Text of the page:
The Waterfall methodology is one of the oldest methodologies in Software development lifecycle. It has been used to create many multi-million even sometimes billion dollar projects.
In a nutshell, this model emphasizes process over all else. Here the phases progress is in a straight line i.e one phase begins only after the previous phase is completed and we cannot go back to the previous phase. Everything is planned and this is considered to be the traditional method of software development
I am not going to talk much about the components of the Waterfall methodology because there are many resources in the web which do the same. But as a business analyst it is important we understand when waterfall methodology can be used.
The waterfall methodology is best used in the following scenarios:
- When the end is clear in the mind of the end user i.e if this is a software which monitors compliance or maintains benchmarks then we know what the end product should like. In this scenario, waterfall methodology is the best choice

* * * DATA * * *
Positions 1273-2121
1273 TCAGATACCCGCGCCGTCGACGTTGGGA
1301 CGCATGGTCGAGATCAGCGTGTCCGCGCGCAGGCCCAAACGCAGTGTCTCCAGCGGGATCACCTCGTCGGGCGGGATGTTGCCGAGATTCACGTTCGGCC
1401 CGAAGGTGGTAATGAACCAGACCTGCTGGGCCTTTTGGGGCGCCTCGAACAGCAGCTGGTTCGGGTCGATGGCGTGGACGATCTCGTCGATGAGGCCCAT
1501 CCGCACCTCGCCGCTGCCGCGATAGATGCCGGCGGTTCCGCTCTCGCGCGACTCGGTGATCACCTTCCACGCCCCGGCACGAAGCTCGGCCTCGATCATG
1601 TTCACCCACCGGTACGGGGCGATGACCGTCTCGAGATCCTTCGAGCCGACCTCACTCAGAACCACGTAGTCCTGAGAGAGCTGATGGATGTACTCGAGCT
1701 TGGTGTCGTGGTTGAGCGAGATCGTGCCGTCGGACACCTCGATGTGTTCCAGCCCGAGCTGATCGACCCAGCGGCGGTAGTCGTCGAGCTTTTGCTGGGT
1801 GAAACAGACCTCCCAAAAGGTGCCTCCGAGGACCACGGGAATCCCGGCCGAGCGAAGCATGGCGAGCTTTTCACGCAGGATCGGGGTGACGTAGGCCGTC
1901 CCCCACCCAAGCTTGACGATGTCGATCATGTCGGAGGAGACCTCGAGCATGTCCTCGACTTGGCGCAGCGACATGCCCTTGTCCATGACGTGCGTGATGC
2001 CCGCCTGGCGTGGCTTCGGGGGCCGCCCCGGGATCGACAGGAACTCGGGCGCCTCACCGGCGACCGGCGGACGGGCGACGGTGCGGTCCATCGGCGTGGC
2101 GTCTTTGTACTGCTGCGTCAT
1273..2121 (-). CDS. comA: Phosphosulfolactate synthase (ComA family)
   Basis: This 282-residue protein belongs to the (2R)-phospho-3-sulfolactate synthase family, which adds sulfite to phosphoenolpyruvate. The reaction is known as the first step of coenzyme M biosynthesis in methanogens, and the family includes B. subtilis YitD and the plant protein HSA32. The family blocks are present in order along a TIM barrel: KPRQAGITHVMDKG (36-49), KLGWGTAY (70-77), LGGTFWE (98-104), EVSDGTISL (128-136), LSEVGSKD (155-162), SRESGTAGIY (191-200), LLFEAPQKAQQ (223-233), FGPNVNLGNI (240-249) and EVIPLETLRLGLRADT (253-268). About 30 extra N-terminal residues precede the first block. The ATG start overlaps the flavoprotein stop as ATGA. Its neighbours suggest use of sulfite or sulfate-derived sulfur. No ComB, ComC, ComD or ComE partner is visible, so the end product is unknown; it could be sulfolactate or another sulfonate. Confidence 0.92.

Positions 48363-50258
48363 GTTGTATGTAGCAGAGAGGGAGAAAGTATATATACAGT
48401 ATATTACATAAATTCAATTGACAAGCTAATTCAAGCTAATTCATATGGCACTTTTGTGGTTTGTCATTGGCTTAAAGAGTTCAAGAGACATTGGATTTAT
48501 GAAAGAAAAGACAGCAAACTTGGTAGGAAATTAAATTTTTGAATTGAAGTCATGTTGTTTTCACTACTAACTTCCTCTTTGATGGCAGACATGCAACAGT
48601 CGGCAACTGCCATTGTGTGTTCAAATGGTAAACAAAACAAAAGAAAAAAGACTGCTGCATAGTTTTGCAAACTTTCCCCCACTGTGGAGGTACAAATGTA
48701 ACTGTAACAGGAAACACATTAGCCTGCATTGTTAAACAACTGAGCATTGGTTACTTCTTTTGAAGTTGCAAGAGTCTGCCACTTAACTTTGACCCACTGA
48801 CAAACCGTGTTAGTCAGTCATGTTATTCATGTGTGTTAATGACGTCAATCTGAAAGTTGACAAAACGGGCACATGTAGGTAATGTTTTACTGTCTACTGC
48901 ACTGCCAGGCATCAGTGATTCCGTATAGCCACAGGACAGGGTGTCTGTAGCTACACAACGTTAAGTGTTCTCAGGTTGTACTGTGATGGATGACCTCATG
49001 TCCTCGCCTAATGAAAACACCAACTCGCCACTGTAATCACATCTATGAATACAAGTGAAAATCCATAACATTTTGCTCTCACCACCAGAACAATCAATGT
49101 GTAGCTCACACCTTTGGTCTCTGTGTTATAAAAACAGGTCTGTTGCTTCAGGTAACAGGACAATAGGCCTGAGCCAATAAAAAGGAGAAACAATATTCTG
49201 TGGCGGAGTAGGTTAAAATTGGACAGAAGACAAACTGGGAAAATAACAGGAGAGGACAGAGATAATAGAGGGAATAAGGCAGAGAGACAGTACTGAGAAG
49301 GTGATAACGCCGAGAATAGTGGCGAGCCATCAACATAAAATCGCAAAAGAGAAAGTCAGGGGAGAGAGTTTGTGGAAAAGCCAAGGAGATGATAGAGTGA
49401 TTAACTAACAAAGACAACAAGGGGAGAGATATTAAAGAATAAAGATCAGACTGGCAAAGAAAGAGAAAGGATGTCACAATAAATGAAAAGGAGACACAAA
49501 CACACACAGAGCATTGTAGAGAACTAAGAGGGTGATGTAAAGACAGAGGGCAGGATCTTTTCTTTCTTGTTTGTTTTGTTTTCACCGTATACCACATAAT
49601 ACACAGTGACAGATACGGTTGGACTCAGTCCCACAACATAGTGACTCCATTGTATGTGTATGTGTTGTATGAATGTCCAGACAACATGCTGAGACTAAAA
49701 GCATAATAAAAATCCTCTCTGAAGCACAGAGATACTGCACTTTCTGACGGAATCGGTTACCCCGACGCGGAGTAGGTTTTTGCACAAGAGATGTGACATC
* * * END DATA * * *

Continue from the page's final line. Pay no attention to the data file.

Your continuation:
- when the project is large and complicated. In this scenario, it is important to define the end objectives clearly and allocate resources as large complicated projects tend to be very expensive esp projects done for the public sector
- When the user requirements will not change mid-way.
The waterfall methodology has some very good advantages. They are as follows:
- Good for resource and time constrained projects.
- Progress can be monitored easily
The cons are as follows:
- There is no flexibility. The project should be fully planned out in the requirement stage itself
- Problems will be discovered only during user testing, not earlier